**Trigger Warning for description of execution at the link**
“Over 67 years after 14-year-old George Junius Stinney Jr. was put to death by the state of South Carolina, he may soon be cleared of the crime that people familiar with the case say he never could have committed.
A lawyer and an activist both told Raw Story recently that new evidence will show that the black boy could not have possibly murdered two white girls, 11-year-old Betty June Binnicker and seven-year-old Mary Emma Thames…”
These are the opening paragraphs to an article published in online at Raw Story. Reading the entire piece is heartbreaking. The picture of the child’s mugshot drives the stake even further into one’s chest as you peruse the piece. This murder was committed in the name of United States Citizens.
A Colombus Day Challenge [Crunk Feminist Collective]
Recently, while at a conference, Jessica Yee, of the Native Youth Sexual Health Network, asked a group of us in the audience whether we knew whose land we stood and sat upon. She asked us if we knew the people whose land we were on. After an uncomfortable silence, someone spoke up. There were about 300 activists in the room, and perhaps 2 knew the answer to her question.
Do you know? Wherever you sit right now, do you know who lived, worked, loved and died there before your history books begin the story?
Today would be a good day to find out.
Kicked-Out Then Dropped-Out [National Education Policy Center]
Does a policy of kicking “bad kids” out of school so “good kids” can learn really work? Discipline Policies, Successful Schools, and Racial Justice, a new report authored by Dan Losen of the Civil Rights Project at UCLA, documents how disproportionately large numbers of minority students across the nation are being removed from schools for relatively minor infractions. According to the study, the overuse and abuse of zero tolerance polices and other forms of student discipline are having a detrimental effect on student achievement. Furthermore, while so-called “problem children” are being removed and suffer academically, no evidence suggests that other students benefit from the removal of their classmates.
“The application of discipline is unfair and unequal in this country,” said Losen. “Kicking out students for minor offenses has no academic justification. Yet, students and especially minority students are removed for small infractions every day, causing them to suffer academically.”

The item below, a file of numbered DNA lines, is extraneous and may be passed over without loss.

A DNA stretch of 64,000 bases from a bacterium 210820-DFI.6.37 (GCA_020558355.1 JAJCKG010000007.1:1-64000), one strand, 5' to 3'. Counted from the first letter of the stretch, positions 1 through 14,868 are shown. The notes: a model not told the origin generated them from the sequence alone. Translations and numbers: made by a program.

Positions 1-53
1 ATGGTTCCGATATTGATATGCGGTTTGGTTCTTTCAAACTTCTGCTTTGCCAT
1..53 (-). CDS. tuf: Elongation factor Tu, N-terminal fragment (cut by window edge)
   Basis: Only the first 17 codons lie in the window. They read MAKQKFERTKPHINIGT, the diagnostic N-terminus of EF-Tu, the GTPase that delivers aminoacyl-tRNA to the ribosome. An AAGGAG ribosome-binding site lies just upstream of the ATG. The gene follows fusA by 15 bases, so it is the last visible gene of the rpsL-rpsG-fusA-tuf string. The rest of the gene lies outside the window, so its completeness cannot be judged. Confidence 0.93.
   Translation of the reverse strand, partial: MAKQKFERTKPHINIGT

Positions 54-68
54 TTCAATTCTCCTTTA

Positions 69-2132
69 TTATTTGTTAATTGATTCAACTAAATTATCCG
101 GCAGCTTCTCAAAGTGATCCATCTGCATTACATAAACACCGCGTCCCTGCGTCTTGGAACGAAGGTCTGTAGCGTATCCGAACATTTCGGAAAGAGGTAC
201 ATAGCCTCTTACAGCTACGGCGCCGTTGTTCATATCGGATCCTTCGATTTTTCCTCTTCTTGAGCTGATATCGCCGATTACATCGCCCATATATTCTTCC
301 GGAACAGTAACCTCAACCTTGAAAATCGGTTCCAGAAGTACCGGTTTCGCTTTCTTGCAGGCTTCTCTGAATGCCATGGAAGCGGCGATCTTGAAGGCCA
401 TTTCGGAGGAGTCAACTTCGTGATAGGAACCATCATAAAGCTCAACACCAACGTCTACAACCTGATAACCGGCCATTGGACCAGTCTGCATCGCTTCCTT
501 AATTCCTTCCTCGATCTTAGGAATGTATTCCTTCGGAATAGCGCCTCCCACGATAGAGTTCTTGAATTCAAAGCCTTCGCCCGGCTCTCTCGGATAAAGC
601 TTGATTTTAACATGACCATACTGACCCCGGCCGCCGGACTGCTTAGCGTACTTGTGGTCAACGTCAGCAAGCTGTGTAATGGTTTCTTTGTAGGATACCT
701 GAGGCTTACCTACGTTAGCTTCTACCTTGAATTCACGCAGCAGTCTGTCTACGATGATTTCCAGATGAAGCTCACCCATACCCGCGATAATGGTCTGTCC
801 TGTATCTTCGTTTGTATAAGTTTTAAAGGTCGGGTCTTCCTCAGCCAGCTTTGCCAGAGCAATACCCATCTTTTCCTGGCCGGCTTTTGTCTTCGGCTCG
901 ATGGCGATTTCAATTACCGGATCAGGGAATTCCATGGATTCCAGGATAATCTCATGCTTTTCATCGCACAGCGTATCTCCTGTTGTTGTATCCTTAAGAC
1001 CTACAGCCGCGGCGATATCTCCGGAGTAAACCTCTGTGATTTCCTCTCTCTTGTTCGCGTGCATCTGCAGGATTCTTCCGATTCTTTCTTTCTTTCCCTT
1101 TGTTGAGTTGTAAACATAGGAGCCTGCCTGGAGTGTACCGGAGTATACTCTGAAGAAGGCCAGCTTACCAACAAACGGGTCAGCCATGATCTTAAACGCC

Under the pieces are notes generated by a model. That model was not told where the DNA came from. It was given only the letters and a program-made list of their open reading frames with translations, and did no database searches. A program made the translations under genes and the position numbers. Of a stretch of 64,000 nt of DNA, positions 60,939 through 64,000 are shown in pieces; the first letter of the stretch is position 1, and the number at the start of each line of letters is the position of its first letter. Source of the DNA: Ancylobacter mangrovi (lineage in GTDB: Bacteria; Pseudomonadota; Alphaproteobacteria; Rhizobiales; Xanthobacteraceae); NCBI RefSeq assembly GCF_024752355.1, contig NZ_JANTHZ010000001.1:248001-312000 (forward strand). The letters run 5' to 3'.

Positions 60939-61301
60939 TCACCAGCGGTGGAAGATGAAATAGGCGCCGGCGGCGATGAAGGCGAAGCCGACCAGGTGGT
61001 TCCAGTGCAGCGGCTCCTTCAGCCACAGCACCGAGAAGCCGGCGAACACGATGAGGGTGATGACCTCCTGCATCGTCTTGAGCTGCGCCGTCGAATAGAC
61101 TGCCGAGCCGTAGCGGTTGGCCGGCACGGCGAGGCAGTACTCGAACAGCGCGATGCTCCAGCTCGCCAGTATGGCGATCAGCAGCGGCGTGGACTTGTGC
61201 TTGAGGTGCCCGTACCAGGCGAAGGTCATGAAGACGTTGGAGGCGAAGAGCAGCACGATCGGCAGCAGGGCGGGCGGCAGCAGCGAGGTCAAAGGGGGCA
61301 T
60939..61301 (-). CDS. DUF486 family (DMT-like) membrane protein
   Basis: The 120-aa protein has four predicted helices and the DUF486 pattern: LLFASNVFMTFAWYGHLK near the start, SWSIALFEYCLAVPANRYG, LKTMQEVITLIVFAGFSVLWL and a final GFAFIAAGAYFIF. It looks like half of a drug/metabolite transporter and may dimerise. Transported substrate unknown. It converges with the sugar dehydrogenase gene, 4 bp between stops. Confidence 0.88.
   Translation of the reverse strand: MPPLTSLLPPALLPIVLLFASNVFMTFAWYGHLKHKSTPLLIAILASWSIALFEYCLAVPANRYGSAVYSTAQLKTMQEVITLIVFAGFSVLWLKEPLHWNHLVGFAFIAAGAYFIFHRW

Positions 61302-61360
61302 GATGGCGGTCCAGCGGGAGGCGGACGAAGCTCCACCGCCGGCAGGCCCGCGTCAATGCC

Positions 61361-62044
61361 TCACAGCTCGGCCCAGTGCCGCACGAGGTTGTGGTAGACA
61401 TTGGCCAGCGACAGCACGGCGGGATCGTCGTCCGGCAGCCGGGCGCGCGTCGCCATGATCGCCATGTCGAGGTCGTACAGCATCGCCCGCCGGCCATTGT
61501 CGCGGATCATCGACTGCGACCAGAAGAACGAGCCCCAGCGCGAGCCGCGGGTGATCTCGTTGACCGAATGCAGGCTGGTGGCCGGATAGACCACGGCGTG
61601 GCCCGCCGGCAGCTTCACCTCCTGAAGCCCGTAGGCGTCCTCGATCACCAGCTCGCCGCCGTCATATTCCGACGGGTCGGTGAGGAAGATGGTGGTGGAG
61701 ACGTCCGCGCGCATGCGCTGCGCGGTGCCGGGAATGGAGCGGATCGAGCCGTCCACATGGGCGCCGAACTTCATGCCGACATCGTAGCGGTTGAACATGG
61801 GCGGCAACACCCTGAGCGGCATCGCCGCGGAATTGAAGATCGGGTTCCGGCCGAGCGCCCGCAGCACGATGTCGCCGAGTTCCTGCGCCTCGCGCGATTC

The Losen report does more than identify a problem; it points to more effective discipline alternatives and provides examples of states such as Maryland and Connecticut that have legislative approaches aimed at keeping kids in school. Maryland, for example, passed in 2004 a law requiring that if suspensions reach 10 percent of an elementary school’s enrollment, the elementary school must engage in a Positive Behavioral Interventions and Support (PBIS) program.
RIP to the World’s Most Famous Mixed Race Adoptee [Mixed Race America]
But is he Syrian? He was raised in a white household by white parents and by and large seemed to have navigated in a predominantly white world (the nascent diversity of California in the 1970s not-withstanding). By all accounts he did not have a close relationship with his birth parents—he wasn’t really in touch with either one. And I can’t really find anything that suggests that Jobs was curious about his Syrian heritage, at least not curious enough that it would come up on a google search or appear in one of the many obits about his life that have been appearing in every magazine, newspaper, and blog.
I guess what I’m asking is, if race is a social construction—is ethnicity constructed as well? Can you really be Syrian if you were not raised Syrian? And particularly since Jobs, for all intents and purposes, appeared to navigate the world as a white man, is this, indeed what he was?
Of course, like everyone else, Jobs was so much more than just the sum of his race, ethnicity and gender. This is the man who wasn’t afraid to drop out of school and to take courses that appealed to him and to be a perfectionist. Most of all, it’s the words of his commencement address to Stanford University that I think is a great summation of what his life represented: Stay hungry, stay foolish. Great words for all of us to live by.